The Department of Defense POW/Missing Personnel Office (DPMO) announced today
that the remains of a serviceman, missing in action from World War II, have been identified and
are being returned to his family for burial with full military honors.
U.S. Army Air Forces Pfc. Mervyn E. Sims, 23, of Petaluma, Calif., will be buried on
April 22 in his hometown. On April 24, 1943, Sims and four crew members aboard a C-87
Liberator Express departed from Yangkai, China, in support of “the Hump” resupply mission
between India and China. Prior to takeoff a ground crew determined the aircraft had sufficient
fuel for the six hour flight to the air base on other side of the Himalayas in Chabua, India. Once
cleared for takeoff there was no further communication between the aircrew and airfield
operators. Army Officials launched a search effort when the plane did not arrive at the
destination. No evidence of the aircraft was found and the five men were presumed killed in
In 2003, an American citizen in Burma reported to U.S. officials at the Joint POW/MIA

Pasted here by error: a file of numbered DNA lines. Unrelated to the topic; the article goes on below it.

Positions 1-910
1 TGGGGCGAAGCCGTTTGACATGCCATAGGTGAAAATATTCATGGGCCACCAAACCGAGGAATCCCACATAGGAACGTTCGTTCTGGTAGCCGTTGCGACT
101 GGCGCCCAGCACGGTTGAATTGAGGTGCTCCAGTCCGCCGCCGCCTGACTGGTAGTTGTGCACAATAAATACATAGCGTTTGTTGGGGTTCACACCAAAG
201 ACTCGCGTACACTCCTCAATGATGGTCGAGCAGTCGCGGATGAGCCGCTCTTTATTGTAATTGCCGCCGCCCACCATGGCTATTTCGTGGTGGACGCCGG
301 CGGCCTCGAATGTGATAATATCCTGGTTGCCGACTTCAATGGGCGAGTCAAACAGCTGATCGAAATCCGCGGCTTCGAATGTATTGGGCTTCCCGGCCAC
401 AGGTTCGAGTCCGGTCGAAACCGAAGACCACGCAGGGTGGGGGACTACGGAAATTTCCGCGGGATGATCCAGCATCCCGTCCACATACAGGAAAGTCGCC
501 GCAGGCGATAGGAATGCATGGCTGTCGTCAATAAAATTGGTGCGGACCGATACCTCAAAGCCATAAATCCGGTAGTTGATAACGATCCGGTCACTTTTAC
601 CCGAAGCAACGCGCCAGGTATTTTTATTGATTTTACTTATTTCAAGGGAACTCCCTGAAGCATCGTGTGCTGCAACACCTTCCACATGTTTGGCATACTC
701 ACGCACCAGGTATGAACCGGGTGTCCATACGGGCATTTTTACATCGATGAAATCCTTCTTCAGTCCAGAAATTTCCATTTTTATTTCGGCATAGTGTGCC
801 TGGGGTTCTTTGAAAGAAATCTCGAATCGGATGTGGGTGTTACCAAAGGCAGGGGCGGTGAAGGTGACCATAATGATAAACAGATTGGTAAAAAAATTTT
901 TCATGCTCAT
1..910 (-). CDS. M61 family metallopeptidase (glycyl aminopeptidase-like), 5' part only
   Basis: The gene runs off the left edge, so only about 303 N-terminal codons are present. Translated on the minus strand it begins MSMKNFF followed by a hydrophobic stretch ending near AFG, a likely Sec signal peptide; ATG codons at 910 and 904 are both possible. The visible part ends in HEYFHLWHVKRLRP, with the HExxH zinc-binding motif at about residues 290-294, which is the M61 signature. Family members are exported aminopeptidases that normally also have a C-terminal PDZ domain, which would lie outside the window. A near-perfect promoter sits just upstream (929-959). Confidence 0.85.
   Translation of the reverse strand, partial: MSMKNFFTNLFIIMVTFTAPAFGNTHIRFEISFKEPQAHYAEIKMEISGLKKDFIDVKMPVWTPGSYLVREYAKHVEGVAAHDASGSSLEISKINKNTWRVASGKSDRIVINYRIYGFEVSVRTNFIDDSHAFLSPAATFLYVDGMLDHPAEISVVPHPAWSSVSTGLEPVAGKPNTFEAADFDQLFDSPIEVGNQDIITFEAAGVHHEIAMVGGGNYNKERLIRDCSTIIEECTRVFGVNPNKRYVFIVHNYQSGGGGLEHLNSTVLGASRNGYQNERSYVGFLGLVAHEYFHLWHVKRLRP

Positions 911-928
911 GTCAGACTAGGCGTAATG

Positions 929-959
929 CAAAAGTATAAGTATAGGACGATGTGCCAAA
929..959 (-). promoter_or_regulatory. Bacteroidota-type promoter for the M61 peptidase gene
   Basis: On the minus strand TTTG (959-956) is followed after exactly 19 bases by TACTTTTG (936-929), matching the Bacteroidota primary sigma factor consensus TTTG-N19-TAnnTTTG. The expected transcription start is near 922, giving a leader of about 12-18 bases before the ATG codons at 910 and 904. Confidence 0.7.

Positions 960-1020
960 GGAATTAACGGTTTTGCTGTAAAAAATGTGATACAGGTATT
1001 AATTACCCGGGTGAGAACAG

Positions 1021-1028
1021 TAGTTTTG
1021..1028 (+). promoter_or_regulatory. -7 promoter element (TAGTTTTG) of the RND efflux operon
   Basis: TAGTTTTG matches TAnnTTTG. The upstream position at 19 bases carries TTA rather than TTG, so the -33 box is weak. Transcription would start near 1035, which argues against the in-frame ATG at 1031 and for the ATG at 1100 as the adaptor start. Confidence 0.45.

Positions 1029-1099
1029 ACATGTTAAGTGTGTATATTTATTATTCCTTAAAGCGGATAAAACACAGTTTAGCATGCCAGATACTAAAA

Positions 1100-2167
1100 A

Accounting Command (JPAC) that he had found aircraft wreckage he believed to be an American
C-87 in the mountains 112 miles east of Chabua. He was detained by Burmese officials when he
attempted to leave the country with human remains and artifacts from the site. The remains and
materials were handed over to officials at the U.S. Embassy in Rangoon. Attempts to excavate
the site are being negotiated with the Indian government.
Meanwhile, JPAC scientists continued the forensic process, analyzing the remains and
physical evidence already in hand.
Among other forensic identification tools and circumstantial evidence, the Armed Forces
DNA Identification Laboratory used mitochondrial DNA—which matched that of Sims’ sister—
in the identification of his remains.
Of the 16 million Americans who served in World War II, more than 400,000 died. At the
end of the war, the U.S. government was unable to recover and identify approximately 79,000
Americans. Today, more than 72,000 are unaccounted-for from the conflict.
For additional information on the Defense Department’s mission to account for missing
Americans, call 703-699-1420 or visit the DPMO Web site at www.dtic.mil/dpmo.